Libya's rebels have accused neighbouring Algeria of "an act of aggression" for allowing Muammar Gaddafi's wife and three of his children to enter the country.
The Algerian foreign ministry has confirmed that Colonel Gaddafi's wife Safiya, daughter Aisha, and sons Hannibal and Mohammed, along with their children, crossed the Algeria-Libya border on Monday.
The Algerian ambassador to the United Nations, Morad Benmehidi, says they were received on humanitarian grounds and no member of the group was on the list of people wanted by the International Criminal Court, the BBC reports.
So far, Algeria has adopted a stance of strict neutrality on the conflict in its neighbour and has not formally recognised the National Transitional Council as the ruling power in Libya.
A spokesperson for the council, Mahmoud Shammam, warned Algeria and other countries against sheltering Colonel Gaddafi and his family and called for their return.
"This is an act of aggression against the Libyan people and their wishes and aspirations. We will use all legal measures to extradite these criminals and put them on trial in Libya, no matter what.
"We warn that anyone trying to shelter Gaddafi and his family will become an enemy of the Libyan people, and we will hunt these criminals anywhere in the world."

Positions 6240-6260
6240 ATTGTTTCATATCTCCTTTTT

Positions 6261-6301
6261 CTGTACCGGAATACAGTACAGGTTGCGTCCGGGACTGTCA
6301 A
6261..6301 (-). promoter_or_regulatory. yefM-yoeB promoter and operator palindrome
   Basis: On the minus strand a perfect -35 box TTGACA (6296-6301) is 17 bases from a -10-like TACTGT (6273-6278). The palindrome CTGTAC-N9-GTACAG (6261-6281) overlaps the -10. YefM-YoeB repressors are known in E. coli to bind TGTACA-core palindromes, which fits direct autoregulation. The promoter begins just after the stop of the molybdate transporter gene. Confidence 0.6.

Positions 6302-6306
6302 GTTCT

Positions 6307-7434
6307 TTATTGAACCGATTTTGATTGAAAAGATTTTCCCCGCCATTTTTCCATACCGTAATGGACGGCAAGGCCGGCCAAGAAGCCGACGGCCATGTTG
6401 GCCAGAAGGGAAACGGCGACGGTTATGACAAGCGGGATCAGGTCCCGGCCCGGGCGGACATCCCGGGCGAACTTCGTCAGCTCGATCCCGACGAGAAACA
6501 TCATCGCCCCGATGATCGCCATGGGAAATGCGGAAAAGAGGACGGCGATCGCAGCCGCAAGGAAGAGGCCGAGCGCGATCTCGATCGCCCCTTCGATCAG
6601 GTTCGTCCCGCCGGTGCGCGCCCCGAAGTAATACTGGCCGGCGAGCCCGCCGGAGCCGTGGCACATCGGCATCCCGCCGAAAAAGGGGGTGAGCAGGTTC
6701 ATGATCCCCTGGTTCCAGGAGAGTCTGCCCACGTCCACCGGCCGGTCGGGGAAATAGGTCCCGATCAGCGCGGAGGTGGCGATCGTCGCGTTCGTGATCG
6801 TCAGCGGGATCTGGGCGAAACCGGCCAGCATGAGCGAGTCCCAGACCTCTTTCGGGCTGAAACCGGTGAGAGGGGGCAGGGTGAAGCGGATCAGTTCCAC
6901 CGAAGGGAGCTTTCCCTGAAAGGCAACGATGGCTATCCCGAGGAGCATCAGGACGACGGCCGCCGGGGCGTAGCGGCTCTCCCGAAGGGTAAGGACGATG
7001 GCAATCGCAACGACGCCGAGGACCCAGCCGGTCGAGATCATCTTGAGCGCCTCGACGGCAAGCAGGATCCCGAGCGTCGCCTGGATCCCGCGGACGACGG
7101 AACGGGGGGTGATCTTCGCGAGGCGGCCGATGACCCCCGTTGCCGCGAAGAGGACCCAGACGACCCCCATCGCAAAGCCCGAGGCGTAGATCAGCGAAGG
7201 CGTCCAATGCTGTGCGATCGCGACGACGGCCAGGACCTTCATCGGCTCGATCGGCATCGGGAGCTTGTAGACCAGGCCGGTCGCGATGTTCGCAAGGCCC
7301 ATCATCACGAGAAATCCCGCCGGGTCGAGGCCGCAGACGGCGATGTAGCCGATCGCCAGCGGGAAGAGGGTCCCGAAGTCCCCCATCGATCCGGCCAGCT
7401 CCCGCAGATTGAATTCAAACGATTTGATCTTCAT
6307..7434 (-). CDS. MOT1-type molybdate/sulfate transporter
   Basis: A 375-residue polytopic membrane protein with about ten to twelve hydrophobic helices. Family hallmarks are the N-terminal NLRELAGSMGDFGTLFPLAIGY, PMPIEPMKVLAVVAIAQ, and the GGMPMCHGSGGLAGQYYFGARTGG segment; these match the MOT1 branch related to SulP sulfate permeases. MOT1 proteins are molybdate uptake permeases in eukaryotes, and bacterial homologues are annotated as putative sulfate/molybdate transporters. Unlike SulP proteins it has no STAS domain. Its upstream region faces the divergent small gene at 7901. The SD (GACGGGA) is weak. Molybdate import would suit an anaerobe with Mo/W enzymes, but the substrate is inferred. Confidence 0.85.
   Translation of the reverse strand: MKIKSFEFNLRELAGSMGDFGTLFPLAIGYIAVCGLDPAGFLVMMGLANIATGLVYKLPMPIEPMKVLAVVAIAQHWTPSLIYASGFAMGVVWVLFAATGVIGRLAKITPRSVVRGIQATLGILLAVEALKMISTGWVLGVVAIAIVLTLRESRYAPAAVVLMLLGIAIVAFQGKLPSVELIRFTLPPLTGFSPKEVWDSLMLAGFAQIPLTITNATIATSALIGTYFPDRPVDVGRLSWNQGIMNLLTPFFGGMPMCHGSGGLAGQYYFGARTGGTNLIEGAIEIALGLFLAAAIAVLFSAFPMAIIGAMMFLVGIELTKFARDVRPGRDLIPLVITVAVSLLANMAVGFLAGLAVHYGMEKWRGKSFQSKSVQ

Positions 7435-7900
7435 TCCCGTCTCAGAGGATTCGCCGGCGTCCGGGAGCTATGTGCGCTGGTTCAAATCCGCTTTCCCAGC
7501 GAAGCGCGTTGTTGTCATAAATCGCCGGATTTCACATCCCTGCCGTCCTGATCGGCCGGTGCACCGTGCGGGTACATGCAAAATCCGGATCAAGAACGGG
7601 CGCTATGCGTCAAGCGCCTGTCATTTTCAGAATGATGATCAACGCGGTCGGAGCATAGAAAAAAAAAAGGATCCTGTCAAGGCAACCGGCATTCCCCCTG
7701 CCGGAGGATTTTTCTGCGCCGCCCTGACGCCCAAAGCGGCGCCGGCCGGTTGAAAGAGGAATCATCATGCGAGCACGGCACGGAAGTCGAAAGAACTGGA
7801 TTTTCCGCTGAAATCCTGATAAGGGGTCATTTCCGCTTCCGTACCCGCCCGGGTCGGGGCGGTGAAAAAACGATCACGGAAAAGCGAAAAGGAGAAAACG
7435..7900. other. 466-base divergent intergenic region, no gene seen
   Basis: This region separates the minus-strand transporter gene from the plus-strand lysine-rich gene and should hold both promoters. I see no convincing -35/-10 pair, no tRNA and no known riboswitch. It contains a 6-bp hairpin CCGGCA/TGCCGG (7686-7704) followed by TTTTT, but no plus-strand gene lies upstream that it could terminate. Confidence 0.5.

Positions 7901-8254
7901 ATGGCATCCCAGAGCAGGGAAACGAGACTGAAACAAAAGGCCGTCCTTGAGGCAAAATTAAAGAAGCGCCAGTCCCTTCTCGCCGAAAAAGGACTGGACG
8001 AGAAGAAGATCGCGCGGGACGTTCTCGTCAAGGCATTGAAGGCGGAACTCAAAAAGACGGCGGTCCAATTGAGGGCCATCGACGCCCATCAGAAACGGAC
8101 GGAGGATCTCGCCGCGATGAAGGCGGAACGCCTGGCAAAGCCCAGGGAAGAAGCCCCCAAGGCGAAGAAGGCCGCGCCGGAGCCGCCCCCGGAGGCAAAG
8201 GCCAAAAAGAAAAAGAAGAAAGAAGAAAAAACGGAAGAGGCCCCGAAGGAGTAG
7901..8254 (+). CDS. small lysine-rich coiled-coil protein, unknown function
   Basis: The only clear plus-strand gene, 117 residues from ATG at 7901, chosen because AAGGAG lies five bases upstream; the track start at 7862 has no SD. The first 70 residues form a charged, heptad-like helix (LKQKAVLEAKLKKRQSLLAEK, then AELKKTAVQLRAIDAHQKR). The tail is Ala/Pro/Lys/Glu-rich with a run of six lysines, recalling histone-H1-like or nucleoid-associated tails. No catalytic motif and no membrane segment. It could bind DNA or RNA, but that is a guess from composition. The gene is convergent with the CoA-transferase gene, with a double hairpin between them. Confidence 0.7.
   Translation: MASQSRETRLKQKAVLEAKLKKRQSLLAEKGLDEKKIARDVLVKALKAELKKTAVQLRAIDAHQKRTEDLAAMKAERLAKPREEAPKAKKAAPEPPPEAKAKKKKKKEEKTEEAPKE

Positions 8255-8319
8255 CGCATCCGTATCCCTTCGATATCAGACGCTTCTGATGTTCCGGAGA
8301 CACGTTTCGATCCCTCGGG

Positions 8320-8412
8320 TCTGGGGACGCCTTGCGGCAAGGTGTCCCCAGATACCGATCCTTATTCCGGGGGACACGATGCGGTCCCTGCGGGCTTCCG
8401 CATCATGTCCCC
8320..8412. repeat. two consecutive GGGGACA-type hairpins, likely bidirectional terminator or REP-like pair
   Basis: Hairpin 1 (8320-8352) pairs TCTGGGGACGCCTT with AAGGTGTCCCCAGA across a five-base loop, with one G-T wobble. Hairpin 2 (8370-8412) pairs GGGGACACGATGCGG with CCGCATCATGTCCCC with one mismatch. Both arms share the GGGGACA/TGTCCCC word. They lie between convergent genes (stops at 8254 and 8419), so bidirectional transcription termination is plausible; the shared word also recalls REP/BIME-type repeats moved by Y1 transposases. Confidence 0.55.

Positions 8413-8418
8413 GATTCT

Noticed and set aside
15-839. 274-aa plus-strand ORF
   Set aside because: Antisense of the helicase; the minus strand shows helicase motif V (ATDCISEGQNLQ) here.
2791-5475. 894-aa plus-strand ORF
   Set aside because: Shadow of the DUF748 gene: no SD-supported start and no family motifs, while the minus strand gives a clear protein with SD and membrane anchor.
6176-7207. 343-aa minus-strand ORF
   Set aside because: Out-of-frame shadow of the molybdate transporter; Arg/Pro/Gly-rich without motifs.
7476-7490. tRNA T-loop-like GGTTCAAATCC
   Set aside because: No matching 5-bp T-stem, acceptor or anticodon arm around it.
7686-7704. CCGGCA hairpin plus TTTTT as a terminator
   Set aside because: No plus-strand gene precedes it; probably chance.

The rebels say there are unconfirmed reports that the family has been given a pass by Algeria to enter a third country.
Since the uprising began in February, Colonel Gaddafi has relied more and more on his close family, the BBC reports.
Aisha Gaddafi gave a rousing speech earlier this year, saying her father would not step down, while son Seif al-Islam is his intended successor. Two other sons, Hannibal and Mohammed Gaddafi, are thought to be the least political of all.
But the new political leaders in Libya say the entire family are criminals because they benefited from what many Libyans say was the robbery of their resources and therefore they should all go on trial.
Colonel's whereabouts unknown
Muammar Gaddafi's whereabouts remain unknown since rebels swept into Tripoli last week, capturing his compound.
Italian news agency ANSA, citing Libyan diplomatic sources in Rome, reported that Colonel Gaddafi and two of his sons, Saadi and Seif al-Islam, are in Bani Walid, about 100km south of the capital Tripoli.
Meanwhile, a rebel minister says Colonel Gaddafi's youngest son Khamis, whose death has been announced several times since Libya's conflict erupted but never confirmed, may have been killed south of Tripoli and buried.
The death of the feared military commander has not been independently confirmed.
Rebels advancing on stronghold
Rebels are advancing on a Gaddafi stronghold, the city of Sirte, where thousands of the ousted leader's supporters are thought to be preparing to make a last stand.
The rebels now control most of Libya, after months of clashes. The National Transitional Council's leadership has called for international backers to maintain their military support because they say the "tyrant" remains a threat.
Council head Mustafa Abdul Jalil says NATO and other allies must continue supporting rebels against Colonel Gaddafi, and that his forces could still wage brutal counter-attacks, the BBC reports.